Attached to the bookstore is a book bar called First Draft. That’s knowing your audience. First Draft isn’t going to be your new hip happy hour spot – it’s just a nice bar with great staff. There are small plates likes mixed olives, hummus, and caprese salad (this is new, I think!). There’s beer and wine. It’s a casual, relaxing atmosphere that’s set up for a variety of customers. You can also get coffee, tea, and baked goods, so it has a nice cafe element, too. This is the kind of place where you will see a lone writer talking up a plot twist to one of the bartenders at the same time a group of friends comes in to unwind and have a beer.

Sometimes we approach books as a very singular experience, but we don’t have to do that – and we can do better at creating a space that encourages conversation and interaction. Part of my litPhoenix journey is to find more places like this. Changing Hands is a good place to start.

Recommendations for other places I should add to my litPhoenix list? Questions about Changing Hands in Phoenix? Leave a comment!

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Exploring Phoenix’s Literary World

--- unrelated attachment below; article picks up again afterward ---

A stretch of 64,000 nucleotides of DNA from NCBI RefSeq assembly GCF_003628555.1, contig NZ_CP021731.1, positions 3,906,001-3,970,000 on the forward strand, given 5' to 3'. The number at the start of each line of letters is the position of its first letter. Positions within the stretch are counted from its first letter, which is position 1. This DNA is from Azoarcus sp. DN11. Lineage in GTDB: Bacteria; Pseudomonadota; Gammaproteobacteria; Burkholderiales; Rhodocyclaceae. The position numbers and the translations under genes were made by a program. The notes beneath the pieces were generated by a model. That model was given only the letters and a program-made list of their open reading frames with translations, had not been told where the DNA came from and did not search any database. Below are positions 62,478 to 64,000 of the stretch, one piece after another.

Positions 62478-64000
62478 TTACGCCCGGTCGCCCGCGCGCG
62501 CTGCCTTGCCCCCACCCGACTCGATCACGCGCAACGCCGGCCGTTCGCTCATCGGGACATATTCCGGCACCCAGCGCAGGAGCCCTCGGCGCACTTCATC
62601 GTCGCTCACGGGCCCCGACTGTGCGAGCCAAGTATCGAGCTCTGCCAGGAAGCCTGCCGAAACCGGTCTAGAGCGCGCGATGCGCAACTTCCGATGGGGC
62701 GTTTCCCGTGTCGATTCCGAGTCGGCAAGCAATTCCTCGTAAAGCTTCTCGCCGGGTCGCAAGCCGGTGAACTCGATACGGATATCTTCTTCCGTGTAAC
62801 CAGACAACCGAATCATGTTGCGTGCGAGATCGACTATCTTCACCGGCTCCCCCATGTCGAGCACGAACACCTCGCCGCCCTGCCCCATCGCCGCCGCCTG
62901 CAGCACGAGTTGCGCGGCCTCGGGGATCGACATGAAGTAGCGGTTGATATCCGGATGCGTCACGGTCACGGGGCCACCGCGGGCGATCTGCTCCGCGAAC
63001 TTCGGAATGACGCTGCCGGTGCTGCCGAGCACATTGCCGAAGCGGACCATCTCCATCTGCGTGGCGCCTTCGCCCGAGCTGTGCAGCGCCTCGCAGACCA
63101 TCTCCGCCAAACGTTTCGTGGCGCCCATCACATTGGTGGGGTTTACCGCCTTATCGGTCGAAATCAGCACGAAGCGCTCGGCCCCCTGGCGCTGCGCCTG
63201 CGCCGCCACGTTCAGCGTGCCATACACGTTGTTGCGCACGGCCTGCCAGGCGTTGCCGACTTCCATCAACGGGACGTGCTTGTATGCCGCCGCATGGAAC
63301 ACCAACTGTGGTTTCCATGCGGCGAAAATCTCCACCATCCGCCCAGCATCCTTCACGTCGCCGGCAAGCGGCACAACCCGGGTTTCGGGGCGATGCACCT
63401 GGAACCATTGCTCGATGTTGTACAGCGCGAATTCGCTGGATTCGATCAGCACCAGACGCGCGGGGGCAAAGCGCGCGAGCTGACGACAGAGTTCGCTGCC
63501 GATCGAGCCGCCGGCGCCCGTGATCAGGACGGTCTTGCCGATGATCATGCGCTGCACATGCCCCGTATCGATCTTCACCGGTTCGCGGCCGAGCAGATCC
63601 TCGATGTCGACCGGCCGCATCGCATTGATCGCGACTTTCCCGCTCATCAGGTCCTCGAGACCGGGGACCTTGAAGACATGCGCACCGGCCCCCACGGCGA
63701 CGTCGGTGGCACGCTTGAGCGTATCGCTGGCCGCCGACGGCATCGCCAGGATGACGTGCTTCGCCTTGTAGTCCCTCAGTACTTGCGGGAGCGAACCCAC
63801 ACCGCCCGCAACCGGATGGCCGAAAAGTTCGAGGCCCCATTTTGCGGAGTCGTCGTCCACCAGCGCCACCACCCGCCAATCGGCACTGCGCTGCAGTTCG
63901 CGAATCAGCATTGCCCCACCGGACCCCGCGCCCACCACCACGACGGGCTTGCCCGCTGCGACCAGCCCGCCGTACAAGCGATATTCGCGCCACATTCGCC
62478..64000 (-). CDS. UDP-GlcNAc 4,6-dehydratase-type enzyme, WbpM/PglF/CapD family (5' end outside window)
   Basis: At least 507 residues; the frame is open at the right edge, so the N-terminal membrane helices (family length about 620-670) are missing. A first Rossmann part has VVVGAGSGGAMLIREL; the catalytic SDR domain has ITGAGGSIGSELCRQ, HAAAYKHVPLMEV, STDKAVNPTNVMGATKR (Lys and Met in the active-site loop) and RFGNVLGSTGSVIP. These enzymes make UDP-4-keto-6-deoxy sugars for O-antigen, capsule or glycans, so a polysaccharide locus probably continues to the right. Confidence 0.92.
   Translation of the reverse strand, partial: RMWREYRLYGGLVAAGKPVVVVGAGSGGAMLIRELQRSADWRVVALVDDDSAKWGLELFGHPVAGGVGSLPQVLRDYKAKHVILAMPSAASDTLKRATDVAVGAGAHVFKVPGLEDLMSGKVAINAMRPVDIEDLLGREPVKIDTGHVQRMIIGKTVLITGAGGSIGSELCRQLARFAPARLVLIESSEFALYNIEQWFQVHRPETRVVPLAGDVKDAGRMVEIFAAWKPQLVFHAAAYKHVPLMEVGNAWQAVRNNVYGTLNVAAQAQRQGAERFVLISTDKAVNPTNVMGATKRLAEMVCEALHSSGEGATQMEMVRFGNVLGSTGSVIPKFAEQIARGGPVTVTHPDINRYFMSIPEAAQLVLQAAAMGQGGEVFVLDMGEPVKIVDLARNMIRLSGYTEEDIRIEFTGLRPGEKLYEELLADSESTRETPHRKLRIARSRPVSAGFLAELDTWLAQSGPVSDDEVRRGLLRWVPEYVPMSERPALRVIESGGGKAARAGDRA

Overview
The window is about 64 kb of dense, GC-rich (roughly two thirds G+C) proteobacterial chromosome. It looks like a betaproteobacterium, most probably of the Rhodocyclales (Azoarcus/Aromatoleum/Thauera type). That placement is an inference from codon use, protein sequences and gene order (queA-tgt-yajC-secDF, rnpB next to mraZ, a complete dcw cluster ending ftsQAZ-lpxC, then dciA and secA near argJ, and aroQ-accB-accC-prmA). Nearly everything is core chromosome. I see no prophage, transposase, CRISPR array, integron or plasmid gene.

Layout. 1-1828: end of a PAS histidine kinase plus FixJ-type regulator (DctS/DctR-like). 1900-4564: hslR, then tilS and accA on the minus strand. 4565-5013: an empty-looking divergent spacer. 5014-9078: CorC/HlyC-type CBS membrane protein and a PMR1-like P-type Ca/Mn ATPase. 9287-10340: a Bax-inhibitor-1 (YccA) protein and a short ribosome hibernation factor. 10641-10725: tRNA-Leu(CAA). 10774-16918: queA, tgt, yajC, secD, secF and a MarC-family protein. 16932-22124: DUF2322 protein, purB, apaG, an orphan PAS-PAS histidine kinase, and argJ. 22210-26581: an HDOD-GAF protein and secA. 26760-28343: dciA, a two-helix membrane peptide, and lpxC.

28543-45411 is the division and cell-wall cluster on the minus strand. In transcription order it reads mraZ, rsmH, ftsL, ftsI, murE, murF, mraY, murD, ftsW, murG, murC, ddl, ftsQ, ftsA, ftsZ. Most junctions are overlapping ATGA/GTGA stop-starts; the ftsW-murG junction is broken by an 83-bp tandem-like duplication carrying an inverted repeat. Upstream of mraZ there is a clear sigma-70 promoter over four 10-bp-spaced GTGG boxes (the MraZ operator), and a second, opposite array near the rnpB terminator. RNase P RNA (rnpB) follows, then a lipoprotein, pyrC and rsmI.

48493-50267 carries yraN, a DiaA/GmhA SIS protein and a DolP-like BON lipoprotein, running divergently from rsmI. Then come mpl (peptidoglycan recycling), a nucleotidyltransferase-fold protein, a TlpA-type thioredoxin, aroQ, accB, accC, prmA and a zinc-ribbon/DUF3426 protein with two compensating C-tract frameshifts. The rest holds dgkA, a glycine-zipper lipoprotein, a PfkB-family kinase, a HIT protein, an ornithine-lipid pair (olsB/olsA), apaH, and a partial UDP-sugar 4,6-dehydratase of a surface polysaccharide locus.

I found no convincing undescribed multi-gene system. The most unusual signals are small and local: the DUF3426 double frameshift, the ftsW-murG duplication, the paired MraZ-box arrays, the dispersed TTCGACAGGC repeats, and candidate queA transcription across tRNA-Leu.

Having lived in Phoenix for five years and taken advantage of few “literary” opportunities, I’m committing to a more books/writing-focused experience out here in the Wild West.

I grew up loving books. I spent most of my summers at the pool or sprawled out reading. My parents didn’t mind – there were no qualms placing a couple of crisp bills on the counter at the local Little Professor (though I was often told to narrow my teetering tower to my top ten choices).

When I packed up and went to college, that love waned. I didn’t enjoy shopping for books as much as I used to. Maybe it was a preview of my disillusionment with big, brand name behemoths, or maybe I was just busy keeping up with my reading for classes.

Living in Phoenix, I haven’t made as much time for local books or writing events. Over the next few months, I’ll be chronicling regular forays into the world of indie bookstores, author events, and word nerdiness. It should be fun times, if you’re into that sort of thing.